New desktop Linux ready for prime time, claims Novell

15 Nov 2004

Novell has shipped two versions of Linux for desktop users that it hopes will boost take-up of the operating system (OS) among businesses. Novell Linux Desktop 9 for enterprise users has just been released, accompanying a retail version of the operating system, SUSE Linux Professional, already available.

Both come ready to install and include as well as the computer’s operating system (OS), a range of office applications and productivity software such as Open Office, with similar features to tools that Microsoft users would already be familiar with.

Novell claimed that this saves customers money as they don’t need to buy an operating system license and then pay for expensive office applications on top of that, as they would with Windows.

Linux has been growing in popularity as a server operating system but many of its supporters believe it is now a suitable alternative to traditional desktop software. According to Freddie Kavanagh, chief technology officer with Novell EMEA, there are three reasons why Linux is now more mature and ready for wider adoption, particularly among businesses.

Firstly, it has greater support from the independent software community and large vendors such as SAP and Oracle. Secondly, there is a services and technical support ecosystem now in place. Thirdly, the performance of the OS is now improved and offers more scalability, making it more effective in medium and high-end environments.

“Linux has been traditionally deployed at the edge of the enterprise – such as web servers. As the number of vendors and the applications for it have expanded, plus the support and training are better, it’s starting to move to the centre,” said Kavanagh.

He emphasised that this does not signal the end for Microsoft products; instead the entire desktop OS market is more likely to grow overall, with Linux taking a greater share chiefly at the expense of other Unix platforms. A more credible scenario is that organisations will have a mix of OS, dictated by the needs of different users and business processes.

Kavanagh said that Microsoft would continue to see success in the work group where users collaborate between interconnected departments in an organisation and where there is a heavy reliance on data contained in specially written spreadsheets or other proprietary document types. He pointed out, however, that opportunities exist in other areas – such as branch offices – where workers have specific applications on their desktops.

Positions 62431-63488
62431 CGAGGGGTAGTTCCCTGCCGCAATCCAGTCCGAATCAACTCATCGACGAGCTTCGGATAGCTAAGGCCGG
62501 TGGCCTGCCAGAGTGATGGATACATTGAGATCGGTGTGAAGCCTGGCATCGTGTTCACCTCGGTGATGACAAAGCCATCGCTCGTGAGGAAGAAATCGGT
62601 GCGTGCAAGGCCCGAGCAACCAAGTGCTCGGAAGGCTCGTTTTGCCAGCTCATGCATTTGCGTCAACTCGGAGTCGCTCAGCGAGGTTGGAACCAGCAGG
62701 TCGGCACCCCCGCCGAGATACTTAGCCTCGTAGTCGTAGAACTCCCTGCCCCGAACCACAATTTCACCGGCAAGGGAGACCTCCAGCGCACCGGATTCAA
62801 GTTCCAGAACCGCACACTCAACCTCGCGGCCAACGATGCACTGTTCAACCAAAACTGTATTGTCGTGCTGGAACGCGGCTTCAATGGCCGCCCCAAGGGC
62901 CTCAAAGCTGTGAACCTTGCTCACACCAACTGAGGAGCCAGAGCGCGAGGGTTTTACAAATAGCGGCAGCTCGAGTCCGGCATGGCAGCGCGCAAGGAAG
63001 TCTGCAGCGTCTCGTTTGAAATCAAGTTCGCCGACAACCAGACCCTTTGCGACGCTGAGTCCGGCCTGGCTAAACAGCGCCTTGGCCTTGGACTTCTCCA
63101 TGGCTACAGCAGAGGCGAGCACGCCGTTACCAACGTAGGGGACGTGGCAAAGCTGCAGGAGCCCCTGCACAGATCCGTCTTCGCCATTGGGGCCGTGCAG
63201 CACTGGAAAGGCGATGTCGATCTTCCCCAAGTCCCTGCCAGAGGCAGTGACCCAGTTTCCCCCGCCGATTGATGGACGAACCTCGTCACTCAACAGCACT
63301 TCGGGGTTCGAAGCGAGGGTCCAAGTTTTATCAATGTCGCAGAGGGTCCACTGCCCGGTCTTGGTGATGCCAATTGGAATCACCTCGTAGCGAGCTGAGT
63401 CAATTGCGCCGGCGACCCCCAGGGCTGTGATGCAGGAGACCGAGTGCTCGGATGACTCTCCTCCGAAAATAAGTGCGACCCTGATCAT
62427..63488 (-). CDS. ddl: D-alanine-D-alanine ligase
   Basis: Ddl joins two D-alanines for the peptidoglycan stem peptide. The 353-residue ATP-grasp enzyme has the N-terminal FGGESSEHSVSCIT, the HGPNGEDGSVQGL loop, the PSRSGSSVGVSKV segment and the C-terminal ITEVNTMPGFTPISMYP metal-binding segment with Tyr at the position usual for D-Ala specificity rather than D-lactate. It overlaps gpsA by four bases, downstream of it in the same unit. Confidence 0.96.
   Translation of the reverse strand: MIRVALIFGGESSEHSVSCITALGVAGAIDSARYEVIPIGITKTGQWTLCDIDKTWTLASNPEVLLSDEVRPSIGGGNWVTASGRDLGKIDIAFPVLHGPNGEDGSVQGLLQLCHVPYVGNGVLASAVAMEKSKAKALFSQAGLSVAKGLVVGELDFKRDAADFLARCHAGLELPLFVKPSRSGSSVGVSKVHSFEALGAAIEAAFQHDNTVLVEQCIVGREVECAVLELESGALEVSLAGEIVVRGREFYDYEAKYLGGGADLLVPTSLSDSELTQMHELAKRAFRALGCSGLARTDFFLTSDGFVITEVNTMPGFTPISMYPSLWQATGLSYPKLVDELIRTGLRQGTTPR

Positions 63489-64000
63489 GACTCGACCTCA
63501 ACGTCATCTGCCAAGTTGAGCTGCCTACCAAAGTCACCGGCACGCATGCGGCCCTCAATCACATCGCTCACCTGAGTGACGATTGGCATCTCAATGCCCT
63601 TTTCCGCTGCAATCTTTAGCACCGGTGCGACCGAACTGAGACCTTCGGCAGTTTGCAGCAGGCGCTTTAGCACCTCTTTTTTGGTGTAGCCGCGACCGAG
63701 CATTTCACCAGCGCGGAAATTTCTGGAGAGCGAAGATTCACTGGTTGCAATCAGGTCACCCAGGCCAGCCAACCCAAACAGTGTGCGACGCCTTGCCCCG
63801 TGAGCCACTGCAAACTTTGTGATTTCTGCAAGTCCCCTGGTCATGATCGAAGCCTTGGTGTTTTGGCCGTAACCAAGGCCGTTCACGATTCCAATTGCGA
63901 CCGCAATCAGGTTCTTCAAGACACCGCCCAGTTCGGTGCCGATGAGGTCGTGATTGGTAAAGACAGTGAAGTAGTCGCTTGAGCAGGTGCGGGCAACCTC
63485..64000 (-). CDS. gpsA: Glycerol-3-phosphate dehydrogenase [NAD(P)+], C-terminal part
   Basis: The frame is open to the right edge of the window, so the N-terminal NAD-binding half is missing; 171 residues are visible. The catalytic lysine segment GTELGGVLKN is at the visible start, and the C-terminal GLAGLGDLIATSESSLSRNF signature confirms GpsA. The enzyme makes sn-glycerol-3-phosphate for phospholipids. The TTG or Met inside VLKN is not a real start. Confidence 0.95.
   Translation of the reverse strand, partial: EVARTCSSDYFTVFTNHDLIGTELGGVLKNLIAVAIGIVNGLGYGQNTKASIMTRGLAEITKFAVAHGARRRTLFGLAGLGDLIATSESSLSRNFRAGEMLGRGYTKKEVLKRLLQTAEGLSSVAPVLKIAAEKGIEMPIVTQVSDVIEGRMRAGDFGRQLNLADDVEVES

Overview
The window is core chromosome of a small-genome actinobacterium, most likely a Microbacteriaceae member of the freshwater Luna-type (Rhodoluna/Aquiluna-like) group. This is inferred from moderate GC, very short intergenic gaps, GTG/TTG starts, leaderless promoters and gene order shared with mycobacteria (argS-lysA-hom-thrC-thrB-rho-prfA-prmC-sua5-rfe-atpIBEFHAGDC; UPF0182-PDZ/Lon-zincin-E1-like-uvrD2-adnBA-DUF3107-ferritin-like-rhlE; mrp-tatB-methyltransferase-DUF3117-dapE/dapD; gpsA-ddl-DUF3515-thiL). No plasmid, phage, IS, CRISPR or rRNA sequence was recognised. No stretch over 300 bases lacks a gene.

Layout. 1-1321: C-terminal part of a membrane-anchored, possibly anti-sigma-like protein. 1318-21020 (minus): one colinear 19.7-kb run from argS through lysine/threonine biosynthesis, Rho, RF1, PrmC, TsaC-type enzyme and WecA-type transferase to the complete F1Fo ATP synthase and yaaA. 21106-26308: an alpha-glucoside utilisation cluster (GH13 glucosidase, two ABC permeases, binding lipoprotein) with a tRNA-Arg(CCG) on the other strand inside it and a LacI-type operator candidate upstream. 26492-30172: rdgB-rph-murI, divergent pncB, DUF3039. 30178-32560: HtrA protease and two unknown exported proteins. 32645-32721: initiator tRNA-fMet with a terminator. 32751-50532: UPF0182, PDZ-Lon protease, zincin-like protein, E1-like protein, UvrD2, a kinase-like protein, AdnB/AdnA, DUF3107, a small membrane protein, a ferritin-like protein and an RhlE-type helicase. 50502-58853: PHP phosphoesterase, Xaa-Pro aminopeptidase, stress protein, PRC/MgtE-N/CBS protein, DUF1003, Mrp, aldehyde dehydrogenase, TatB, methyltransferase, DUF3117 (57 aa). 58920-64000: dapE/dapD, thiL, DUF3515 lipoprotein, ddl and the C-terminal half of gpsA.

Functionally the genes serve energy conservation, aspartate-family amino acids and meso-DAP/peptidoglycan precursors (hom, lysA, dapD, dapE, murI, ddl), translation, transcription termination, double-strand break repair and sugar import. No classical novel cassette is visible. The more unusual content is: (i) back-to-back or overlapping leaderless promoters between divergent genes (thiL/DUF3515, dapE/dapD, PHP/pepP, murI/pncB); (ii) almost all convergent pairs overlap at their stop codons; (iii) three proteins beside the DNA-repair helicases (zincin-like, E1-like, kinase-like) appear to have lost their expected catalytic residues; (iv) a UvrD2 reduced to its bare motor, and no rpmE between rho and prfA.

Somewhat confusingly, SUSE Linux Professional is actually a retail Linux version for enthusiasts, home users and newcomers. It will be available in PC stores as well as general outlets such as bookshops. This version has up to 1,000 different applications and programs and, in a demo attended by, was shown to be capable of handling a variety of file types such as a Jpeg image, an MP3 sound file, a PDF document, a zipped file and a presentation. Its enterprise ‘brother’, Novell Linux Desktop, will be scaled down and will not ship with as many applications.

In its launch literature, Novell touted Linux Desktop as “an excellent general-purpose desktop platform”, but drew attention to the fact that the software has been tested successfully with specific customer niches, for example transaction workers such as call centre operators and service counter personnel. The OS is adept in other special-purpose roles such as information kiosks and stations for intermittent PC users. Desktop Linux has also attracted significant interest as a replacement for traditionally high-cost Unix-based technical workstations.

In order to be able to guide organisations on its own migration programmes, Novell has undergone a total change in its own computing infrastructure, as it is moving to using open source programs running Linux. This process has taken place in two stages: this first and hardest was to port all of the applications from proprietary formats to the open standards-based environment.

“In general, the applications on the desktop are more important to the user than the OS,” Kavanagh explained. “If you can get a lot of knowledge workers to migrate to Open Office, then it’s a lot easier to move them to the desktop OS after that.”

He claimed that open source software and Linux in particular was very attractive to IT managers. In particular, Novell expects customers in financial services and in the public sector to be active early adopters because many of these organisations are seeking to avoid single-vendor lock-in of their desktop systems.

“Their dilemma has traditionally been that the shape and timing of IT investments is dictated by the vendor. Choosing open source programs allows for greater flexibility and control of IT purchases,” said Kavanagh.

By Gordon Smith